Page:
A reader asked today why “Asian hate” is the current focus of attention. If he has not been following the news, then he has no reason to know that it probably refers to the fact that seven women of Asian descent were killed in the Atlanta area by a madman at three different locations. That the women’s ancestry prompted the attack is consistent with other overt verbal and physical assaults on unsuspecting innocent individuals who share apparent characteristics.
It is a common practice in the US press, as well as in common speech to modify nouns with adjectives and leave out the prepositions that would signal location, time and distance relationships more accurately. Perhaps headline writers leave out prepositions as a matter of convenience. Perhaps accurate relationships are not a concern. Perhaps the significance of prepositions is misunderstood.
A friend just today started a sentence with the phrase “to the contrary,” employing a preposition rather pretentiously and meaning nothing. The conventional formulation is “on the contrary,” but even there one looks for an antecedent. Its use at the start of a paragraph is wrong. Does that suggest a problem with tracking the proper sequence of events? Or does it signal the author does not know the meaning of the language he employs?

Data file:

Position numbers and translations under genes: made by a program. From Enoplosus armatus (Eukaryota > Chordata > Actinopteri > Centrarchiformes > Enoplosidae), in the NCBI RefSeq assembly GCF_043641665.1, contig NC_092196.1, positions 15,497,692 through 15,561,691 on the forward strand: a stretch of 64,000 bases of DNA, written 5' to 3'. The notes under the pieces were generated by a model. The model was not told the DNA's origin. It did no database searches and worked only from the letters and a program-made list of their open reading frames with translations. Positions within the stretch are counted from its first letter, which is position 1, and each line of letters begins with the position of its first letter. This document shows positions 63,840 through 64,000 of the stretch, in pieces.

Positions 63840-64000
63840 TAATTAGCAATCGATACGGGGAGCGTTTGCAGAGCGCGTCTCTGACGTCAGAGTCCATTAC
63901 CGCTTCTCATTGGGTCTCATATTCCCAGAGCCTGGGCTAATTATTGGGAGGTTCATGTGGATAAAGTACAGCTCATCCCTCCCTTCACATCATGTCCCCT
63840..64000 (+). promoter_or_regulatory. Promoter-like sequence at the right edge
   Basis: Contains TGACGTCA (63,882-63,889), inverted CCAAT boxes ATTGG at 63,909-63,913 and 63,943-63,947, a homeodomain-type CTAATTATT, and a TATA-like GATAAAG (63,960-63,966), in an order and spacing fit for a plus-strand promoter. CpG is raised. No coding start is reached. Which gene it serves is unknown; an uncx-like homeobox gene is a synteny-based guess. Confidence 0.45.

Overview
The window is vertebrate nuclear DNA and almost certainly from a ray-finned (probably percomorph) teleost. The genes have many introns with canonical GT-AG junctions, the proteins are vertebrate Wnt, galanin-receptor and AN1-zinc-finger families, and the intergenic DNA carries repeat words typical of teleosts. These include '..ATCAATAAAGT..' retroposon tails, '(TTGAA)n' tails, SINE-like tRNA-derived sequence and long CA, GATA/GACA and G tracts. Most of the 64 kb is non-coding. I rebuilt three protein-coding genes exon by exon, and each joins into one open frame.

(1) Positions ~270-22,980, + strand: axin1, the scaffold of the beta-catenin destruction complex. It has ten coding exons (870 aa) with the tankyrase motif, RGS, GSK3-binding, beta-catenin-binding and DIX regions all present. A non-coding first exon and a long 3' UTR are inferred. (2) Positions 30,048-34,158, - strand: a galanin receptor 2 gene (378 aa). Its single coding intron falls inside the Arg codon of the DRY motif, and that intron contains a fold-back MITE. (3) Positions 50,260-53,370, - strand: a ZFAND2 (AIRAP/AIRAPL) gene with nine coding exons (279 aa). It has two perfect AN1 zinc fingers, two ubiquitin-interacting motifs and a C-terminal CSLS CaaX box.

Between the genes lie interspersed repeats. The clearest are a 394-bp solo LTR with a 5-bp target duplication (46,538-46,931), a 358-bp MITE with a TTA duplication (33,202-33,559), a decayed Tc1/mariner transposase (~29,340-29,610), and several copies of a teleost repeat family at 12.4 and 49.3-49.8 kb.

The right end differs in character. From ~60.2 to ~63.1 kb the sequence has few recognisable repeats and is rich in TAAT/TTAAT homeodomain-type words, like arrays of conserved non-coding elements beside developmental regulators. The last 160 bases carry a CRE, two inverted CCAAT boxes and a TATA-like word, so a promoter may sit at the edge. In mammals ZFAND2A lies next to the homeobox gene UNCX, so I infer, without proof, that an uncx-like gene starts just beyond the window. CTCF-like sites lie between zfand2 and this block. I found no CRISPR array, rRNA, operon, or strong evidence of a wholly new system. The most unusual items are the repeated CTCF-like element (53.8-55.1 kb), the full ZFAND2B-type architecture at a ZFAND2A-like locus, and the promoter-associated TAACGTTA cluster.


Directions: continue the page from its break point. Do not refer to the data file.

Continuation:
I wonder of there have been studies of linguistics as a clue to mental competence. George Lakoff related language structure to political propaganda, but Lakoff seems to have retired.
So, my first foray into Google came up with a report studying nouns, pronouns and emotion referencing words to get a hint of what people are feeling. Am I to conclude that psychiatrists are all about emotion, rather than function?
Is the study of the brain fixated on emotions mediated by hormones because hormones are chemical substances that can be affected by medication. If these people were auto mechanics, they’d be all about oil and gas and never mind the pistons and gears.